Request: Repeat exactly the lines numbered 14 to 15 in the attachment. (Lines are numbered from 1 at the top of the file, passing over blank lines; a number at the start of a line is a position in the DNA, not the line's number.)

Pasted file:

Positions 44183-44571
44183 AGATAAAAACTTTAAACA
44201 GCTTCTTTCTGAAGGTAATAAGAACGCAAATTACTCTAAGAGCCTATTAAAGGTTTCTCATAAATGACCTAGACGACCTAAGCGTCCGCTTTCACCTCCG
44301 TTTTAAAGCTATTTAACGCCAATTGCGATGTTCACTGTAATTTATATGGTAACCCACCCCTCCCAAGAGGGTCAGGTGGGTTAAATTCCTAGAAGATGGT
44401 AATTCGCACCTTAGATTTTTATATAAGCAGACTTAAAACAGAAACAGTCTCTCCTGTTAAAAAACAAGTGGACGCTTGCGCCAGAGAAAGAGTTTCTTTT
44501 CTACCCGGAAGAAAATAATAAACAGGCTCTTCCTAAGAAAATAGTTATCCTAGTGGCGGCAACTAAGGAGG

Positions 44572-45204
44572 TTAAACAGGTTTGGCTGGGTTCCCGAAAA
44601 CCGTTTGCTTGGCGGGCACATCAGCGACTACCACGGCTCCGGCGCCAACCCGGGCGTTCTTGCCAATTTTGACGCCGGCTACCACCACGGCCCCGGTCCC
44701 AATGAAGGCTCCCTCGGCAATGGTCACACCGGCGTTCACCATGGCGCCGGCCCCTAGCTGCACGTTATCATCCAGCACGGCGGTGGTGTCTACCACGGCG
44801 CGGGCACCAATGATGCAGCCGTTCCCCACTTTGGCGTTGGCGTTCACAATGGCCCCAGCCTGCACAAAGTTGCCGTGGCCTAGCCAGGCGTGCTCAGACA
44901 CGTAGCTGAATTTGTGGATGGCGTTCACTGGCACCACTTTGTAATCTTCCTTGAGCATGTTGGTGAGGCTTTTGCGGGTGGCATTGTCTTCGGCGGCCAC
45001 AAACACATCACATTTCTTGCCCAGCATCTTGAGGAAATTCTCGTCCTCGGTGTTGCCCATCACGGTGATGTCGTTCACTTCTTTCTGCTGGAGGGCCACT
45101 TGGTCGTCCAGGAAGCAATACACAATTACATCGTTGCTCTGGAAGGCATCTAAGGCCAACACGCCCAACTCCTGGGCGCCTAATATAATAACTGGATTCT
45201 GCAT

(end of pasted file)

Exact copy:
45101 TGGTCGTCCAGGAAGCAATACACAATTACATCGTTGCTCTGGAAGGCATCTAAGGCCAACACGCCCAACTCCTGGGCGCCTAATATAATAACTGGATTCT
45201 GCAT